Last Friday, President Obama announced a new round of federal funding to further yet another green fancy: turning algae into fuel to power our cars, trucks, planes and trains.
Speaking to an audience at the University of Miami, Mr. Obama said, “We’re making new investments in the development of gasoline and diesel and jet fuel that’s actually made from a plant-like substance — algae. You’ve got a bunch of algae out here, right? If we can figure out how to make energy out of that, we’ll be doing all right.”
Here we go again. The Department of Energy (DOE) is ready to hurl millions of taxpayer dollars at the wall of bleeding edge scientific ideas, hoping that someday, something will stick.
The funds for this adventure will flow from the $36.7 billion issued to the DOE via the American Recovery and Reinvestment Act (aka “stimulus bill”) for alternative energy projects — $85 million of which were specifically earmarked for the development of algae-based biofuels. While there is scientific merit to the idea that someday we may be able to fill’er up with a biofuel derived of the green crude, the technology required is nowhere near ready for primetime. Throwing taxpayer dollars at this effort is beyond absurd.
However, according the DOE, “These programs will spur American innovation and encourage scientific breakthroughs that will help diversify the nation’s energy portfolio, grow American companies, and develop alternative vehicle technologies that do not rely on oil.”
The question is, if turning algae into fuel is so promising, why isn’t private capital covering all of the costs of research and development? The answer is because the use of algae as a practical biofuel remains wholly theoretical.
Algae are the simplest and oldest organisms on earth. They are unicellular and, like all plants, grow through the process of photosynthesis. Their simplicity allows them to convert solar energy to chemical energy efficiently. Research has shown that algae can be utilized as an energy source to produce biodiesel, ethanol, jet fuel, methanol, methane and hydrogen. However, neat as all that sounds, the cost of producing algae oil is prohibitively expensive. Because of inefficient production and harvesting methods many experts have projected prices of more than $50 per gallon. The government subsidies required to make algae-based biofuel affordable to the consumer would be massive; dwarfing those provided to the solar and wind power industries.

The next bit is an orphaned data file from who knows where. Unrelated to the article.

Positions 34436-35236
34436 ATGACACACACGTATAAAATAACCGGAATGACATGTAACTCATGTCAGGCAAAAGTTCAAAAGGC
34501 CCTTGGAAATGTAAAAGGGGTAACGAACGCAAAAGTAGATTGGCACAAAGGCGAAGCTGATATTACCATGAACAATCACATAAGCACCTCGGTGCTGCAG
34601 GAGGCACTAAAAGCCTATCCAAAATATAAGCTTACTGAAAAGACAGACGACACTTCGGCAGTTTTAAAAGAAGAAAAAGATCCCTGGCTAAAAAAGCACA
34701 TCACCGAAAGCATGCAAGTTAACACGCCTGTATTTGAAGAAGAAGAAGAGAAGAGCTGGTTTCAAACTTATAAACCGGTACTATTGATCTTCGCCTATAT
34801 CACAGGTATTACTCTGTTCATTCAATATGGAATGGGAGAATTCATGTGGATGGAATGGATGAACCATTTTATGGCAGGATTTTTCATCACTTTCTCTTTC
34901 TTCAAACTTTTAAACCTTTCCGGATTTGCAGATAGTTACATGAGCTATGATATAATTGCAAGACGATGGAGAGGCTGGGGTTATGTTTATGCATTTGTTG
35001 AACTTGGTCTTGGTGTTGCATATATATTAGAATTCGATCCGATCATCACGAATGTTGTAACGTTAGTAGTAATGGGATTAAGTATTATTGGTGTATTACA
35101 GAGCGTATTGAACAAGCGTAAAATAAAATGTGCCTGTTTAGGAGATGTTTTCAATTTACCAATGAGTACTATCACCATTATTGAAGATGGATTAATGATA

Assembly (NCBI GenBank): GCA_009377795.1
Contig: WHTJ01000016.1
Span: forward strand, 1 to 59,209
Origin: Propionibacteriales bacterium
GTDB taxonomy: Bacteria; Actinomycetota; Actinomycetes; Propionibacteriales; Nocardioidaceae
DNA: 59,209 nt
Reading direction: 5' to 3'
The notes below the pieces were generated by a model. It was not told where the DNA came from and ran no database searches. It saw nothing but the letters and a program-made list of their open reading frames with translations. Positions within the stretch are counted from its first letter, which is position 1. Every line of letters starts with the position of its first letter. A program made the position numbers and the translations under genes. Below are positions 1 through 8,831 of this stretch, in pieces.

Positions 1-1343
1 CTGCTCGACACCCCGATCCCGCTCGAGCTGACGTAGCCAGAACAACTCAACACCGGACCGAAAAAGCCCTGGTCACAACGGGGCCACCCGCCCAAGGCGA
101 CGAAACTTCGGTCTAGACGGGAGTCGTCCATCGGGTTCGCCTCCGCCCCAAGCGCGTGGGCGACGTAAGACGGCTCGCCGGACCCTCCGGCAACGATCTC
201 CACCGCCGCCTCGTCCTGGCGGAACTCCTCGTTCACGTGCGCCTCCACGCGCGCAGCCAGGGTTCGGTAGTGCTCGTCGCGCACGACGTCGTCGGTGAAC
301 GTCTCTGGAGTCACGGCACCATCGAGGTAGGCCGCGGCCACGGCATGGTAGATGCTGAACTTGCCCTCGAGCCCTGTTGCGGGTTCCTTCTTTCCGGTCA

In pursuing this latest green Holy Grail scientists must find an oil-rich algae strain and the right type of surface material to grow it on. The key is growing it, not just fast, but really thick, so that it’s easy to collect — something that doesn’t occur in nature. Though many dreamers talk about raising all of the necessary algae in ocean waters, there’s an obvious problem: weather. Storms would totally wreck an algae farm. If the algae were farmed in controlled environments, such farms would require enormous swaths of real estate.
Additionally, one aspect that has received little attention in the rush to develop algae-based fuels is the associated fuel properties. Current research shows that algae biofuels do not flow well in an engine at lower temperatures, and they also degrade relatively quickly. In other words, they are flat-out impractical.
Luiz Pereira Ramos, a renowned chemist at the Federal University of Parana, Brazil, says, “Most of the algae-derived biodiesel investigated to date are not suitable for fuel use.”
The principal hope for overcoming these problems is through genetic engineering of algae so they yield oils with more useful properties. More bleeding edge.
So, once again we have the Obama administration using hard-earned taxpayer dollars to push an alternative energy source that is best suited for a utopian novel. However, in the president’s world the money is certainly considered well spent, as it is “creating jobs” for scientists who might otherwise be unemployed.